June 15, 2017
Meanwhile, Down on the Farm
I was going to show you two lists of major-league teams, ranked highest to lowest. There are 30 teams, so that kind of list can run pretty long. Maybe you don’t like reading tables with 30 lines. So I’ll do you a favor. I’ll shorten the first list for you. It’ll still make my point, but you won’t have to plow through as many rows.
This is a list, truncated, of the 30 major-league teams, ranked from best to worst in winning percentage. (All figures in this report are through games of Tuesday, June 13.)
OK, you probably already knew that. The Phillies weren’t supposed to be good this year, but they’ve been really bad. On pace to lose 108 games bad. Only team in the majors with, by our estimates, a 0.0 percent of making the playoffs bad. Currently 3.5 games behind the obviously tanking Padres bad.
Next, I’m going to list the records of each team’s minor-league system. Minor-league affiliates have played about 250 games so far. The short-season and rookie leagues haven’t started yet, but the Triple-A, Double-A, High-A, and Low-A seasons are well under way. Here is a truncated list of all 30 minor-league systems, ranked from best to worst in winning percentage.
OK, so you get what I’m doing here, right? The Phillies have the worst record in the majors. Their minor-league affiliates have the best record. That’s noteworthy.
I looked at every team from 1998 to 2016, which is the entire 30-team era. The correlation between major-league record and minor-league record is 0.08. That means there isn’t a relationship. Sometimes good major-league teams have good affiliates. Sometimes they don’t. A correlation coefficient of 0.08 means there really isn’t anything going on.
So a large difference, like for this year’s Phillies, is uncommon. How uncommon? Here is a list of the 10 organizations since 1998 with the largest difference in winning percentage between their minor-league and major-league teams, ranked by the size of the gap. (After consulting with our minor-league editor, Craig Goldstein, I decided to stick with the minor-league winning percentage used above for this year’s Phillies: Combined record of Triple-A, Double-A, High-A, and Low-A affiliates, excluding results from short-season, rookie, and winter-league teams.)
These are, let’s face it, some pretty bad teams. But there is a lot to be hope here for the current Phillies. Let’s go through these teams in order:
What can we conclude from this? Well, for starters, teams that lose 95-plus games in a season are due for regression, so we shouldn’t be surprised by improvement. But when that probabilistic improvement is buttressed by an exceptional farm system, the improvement can be dramatic.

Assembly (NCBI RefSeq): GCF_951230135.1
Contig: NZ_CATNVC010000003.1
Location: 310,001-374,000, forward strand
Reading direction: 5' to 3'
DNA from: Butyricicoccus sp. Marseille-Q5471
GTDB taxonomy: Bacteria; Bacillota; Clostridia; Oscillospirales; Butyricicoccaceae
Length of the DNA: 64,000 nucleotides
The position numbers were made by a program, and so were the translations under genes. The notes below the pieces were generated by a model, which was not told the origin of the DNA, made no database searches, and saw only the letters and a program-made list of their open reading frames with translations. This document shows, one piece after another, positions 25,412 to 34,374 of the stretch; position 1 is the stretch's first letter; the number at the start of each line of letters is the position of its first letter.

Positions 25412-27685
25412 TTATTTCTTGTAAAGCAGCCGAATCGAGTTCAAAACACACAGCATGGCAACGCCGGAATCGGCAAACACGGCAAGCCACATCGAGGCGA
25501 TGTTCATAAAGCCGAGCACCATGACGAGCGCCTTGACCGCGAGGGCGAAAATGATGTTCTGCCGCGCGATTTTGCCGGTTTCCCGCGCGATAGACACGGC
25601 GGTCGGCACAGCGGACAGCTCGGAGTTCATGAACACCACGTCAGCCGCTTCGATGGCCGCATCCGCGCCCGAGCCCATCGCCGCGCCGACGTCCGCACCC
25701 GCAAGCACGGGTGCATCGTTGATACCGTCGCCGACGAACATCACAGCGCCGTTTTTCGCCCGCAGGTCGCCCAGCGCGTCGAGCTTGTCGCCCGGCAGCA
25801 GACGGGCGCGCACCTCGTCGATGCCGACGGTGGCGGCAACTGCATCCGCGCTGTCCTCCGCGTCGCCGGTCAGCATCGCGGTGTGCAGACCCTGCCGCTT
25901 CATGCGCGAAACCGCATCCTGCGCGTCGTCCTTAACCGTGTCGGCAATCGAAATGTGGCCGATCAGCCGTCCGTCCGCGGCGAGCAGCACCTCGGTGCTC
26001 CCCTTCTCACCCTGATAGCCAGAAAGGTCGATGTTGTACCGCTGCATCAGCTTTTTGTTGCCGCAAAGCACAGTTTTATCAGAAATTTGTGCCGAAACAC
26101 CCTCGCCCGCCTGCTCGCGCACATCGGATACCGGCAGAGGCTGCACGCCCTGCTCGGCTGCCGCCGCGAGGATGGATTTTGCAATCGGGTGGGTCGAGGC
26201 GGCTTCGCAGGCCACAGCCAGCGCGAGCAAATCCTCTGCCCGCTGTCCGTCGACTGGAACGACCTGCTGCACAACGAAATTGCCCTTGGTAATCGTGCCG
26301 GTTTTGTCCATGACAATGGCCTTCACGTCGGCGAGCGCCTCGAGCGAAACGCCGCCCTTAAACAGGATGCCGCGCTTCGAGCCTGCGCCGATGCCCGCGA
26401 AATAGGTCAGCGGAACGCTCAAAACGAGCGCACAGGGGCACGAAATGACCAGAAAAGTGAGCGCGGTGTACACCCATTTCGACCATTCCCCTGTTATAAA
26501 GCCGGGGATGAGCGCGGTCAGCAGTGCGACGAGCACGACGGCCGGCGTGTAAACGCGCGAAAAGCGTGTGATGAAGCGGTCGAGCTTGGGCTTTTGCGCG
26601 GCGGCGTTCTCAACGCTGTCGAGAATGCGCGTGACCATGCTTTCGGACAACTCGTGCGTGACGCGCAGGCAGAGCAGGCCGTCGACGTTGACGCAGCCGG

How about the opposite situation, in which a team with a strong major-league record contrasts with a poor record in the minors?
If having a poor major-league record and a strong minor-league record, like this year’s Phillies, is a harbinger for better days ahead, perhaps a good major-league record and a comparatively weak minor-league record is a sign of imminent collapse. Fortunately for this year’s Nationals and Astros, both of whom appear above, that doesn’t seem to be the case.
Of the teams listed above, only one—the 2010 Twins—didn’t have a winning record the next season, and most played in the postseason the following year. Most remained good teams for several seasons, highlighted by the teams at the top of list; the 1998 Yankees won the AL East the next eight straight years and that season’s Braves won the NL East the next seven years. Their relatively lackluster farm systems didn’t prevent them from remaining excellent teams.
So what does this tell us? Well, the hot starts of the Astros and Nationals relative to their farm systems shouldn’t be a cause for worry in upcoming seasons. They could very well stay good. The Phillies, though ... there just aren’t a lot of examples of teams with very poor major-league records and very good minor-league records failing to succeed, often in short order. So longer-term optimism is warranted.
There are Phillies fans clamoring for call-ups from the minors to replace the struggling major-league club. The numbers here suggest that may not be the best course of action. Yes, it’s only mid-June, but the club’s already 17.5 games out of the division lead and a similar distance out of a Wild Card. Assuming all the other teams continue to win at the same level they’ve maintained so far this season, the Phillies would have to go 77-22 (that’s a .778 winning percentage) for the rest of the season just to tie Arizona for the second Wild Card. That’s, um, probably not going to happen.
So it makes more sense to leave the team’s top prospects—shortstop J.P. Crawford, catcher Jorge Alfaro, outfielders Nick Williams and Mickey Moniak, pitcher Franklyn Kilome—in the minors (where only Williams, at Triple-A Lehigh Valley, and Kilome, at High-A Clearwater, are doing particularly well, as it happens) rather than start the service-time clock ticking on a lost season. If the team follows form, success will come soon enough.
Thanks to Craig Corelli for idea generation. Minor league affiliate data for 1998-2013 compiled by Rob McQuown. For 2014-2016, affiliate records by level courtesy of Pete Palmer. Data from Palmer's and Gary Gillette's Minor League Database. Contact GGillette@HiddenGameSports.com.